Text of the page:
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banner Tuesday, 30 May, 2000, 16:15 GMT 17:15 UK
The maverick: Craig Venter
Craig Venter's company Celera Genomics has a slogan: "Speed matters - discovery can't wait." And there's no doubt that Dr Venter is a man in a hurry.

He turned the human gene mapping programme into a competitive race and, in so doing, he has become the most controversial scientist of his day.

Craig Venter: Hero or villain?
Craig Venter: Hero or villain?
But, as a boy, he did not exemplify good scholarship and at 18 he chose to devote his life to the surfing pleasures of the beaches in Southern California. Three years later in 1967, he was drafted into the Vietnam conflict.

As an orderly in the naval field hospital at Da Nang, he tended to thousands of soldiers wounded and killed during the Tet offensive. This inspired two important changes in him: a determination to become a doctor and a conviction that time should never be wasted.

"Life was so cheap in Vietnam. That is where my sense of urgency comes from," he said.

Messy and tedious

During his medical training he excelled in research rather than practice. By the 1980s, the early days of the revolution in molecular biology, he was working at the government-funded US National Institute of Health and soon realised the importance of decoding genes.

But the work was messy, tedious and agonisingly slow. So, in 1987, when he read reports of an automated decoding machine, he soon had the first one in his lab. This speeded things up - but not enough.

Then came Dr Venter's real breakthrough. He realised that he did not need to trawl the entire genome to find the active parts, because cells already use those parts naturally. He switched his attention from the DNA blueprint to the messenger molecules (called RNA) that a cell makes from that blueprint. He was then able to churn out gene sequences at unprecedented rates.

His success shocked some, most notably the co-discoverer of DNA, James Watson, who famously dismissed the relatively crude results obtained as work "any monkey" could do.

Complete genome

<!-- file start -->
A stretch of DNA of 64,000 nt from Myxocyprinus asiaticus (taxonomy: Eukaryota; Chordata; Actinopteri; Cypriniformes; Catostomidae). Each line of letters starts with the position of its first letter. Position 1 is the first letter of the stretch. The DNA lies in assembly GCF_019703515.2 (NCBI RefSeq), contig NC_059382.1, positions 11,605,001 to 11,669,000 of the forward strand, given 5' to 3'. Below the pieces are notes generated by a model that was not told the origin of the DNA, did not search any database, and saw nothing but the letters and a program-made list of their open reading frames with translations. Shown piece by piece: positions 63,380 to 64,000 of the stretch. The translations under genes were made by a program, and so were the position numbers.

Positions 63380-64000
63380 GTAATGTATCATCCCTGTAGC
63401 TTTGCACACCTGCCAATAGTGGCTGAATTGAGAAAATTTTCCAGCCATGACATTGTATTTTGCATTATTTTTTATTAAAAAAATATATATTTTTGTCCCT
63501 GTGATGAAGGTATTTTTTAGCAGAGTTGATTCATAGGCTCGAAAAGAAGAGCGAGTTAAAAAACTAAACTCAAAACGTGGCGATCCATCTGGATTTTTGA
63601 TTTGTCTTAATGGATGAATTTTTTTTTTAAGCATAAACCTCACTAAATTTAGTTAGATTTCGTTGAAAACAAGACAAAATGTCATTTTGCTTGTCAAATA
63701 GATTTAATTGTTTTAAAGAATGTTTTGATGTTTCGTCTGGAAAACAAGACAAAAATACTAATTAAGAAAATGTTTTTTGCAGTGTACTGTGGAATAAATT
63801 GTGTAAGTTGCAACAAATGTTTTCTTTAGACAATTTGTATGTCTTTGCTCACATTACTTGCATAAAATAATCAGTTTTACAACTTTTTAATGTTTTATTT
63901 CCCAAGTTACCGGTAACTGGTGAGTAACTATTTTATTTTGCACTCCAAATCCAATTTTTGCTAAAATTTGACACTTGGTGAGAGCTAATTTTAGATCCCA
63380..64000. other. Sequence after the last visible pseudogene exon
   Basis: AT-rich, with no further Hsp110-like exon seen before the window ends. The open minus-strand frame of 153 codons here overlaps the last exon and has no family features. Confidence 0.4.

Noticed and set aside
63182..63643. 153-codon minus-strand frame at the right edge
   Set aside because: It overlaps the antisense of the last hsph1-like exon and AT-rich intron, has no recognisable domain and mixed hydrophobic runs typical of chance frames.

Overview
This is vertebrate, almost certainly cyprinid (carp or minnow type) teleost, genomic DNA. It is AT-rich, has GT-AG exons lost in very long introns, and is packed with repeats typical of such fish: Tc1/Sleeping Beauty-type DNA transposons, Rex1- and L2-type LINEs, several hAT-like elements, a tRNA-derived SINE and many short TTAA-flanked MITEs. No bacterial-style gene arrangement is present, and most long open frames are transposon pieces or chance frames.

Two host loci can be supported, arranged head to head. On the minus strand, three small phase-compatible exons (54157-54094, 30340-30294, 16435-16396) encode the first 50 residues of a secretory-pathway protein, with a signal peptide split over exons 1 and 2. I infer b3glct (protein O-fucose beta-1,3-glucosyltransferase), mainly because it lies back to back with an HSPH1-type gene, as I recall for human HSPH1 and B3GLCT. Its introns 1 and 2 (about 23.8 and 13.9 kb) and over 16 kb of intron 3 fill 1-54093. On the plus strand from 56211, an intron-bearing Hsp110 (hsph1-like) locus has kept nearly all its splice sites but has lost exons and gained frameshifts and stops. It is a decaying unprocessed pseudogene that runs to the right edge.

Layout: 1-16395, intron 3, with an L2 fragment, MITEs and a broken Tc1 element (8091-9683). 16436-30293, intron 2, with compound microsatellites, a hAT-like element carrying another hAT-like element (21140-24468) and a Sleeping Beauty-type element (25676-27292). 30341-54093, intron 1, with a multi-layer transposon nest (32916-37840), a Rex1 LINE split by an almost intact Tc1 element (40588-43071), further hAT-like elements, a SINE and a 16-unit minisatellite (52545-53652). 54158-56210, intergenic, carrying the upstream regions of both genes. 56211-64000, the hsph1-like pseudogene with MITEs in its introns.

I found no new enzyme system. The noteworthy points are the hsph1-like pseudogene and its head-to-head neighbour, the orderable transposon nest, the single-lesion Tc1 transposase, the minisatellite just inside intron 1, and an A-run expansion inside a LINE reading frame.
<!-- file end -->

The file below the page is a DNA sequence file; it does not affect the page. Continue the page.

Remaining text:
The criticism, and the failure to secure further public research funding, prompted Dr Venter to leave the NIH in 1992 and set up a private research institute, The Institute for Genomic Research (funded by Human Genomic Sciences).

And, in 1995, he again stunned the scientific establishment by unveiling the first, complete genome of a free-living organism, Haemophilus influenzae, a major cause of childhood ear infections and meningitis.

His greatest challenge to the establishment came in May 1998, when he announced the formation of a commercial company, Celera Genomics, to crack the entire human genetic code in just three years. At that point, the public project was three years into a 10-year programme.

The public project now expects to complete the human genome in 2003, but Dr Venter aims to finish in 2001.

Dr Venter is confident to the point of arrogance: "Is my science of a level consistent with other people who have gotten the Nobel? Yes." He is also a very wealthy user of Lear Jets and private yachts.

But what is also undeniable is that his maverick efforts in the field of human genomics have speeded up the entire process. Whether the main beneficiary of this acceleration is humanity or Craig Venter remains to be seen.

By the BBC's Mark Smith



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See also:

19 Feb 00 | Sci/Tech
Gene tycoon scoops top science prize
27 Oct 99 | Sci/Tech
Human gene patents defended
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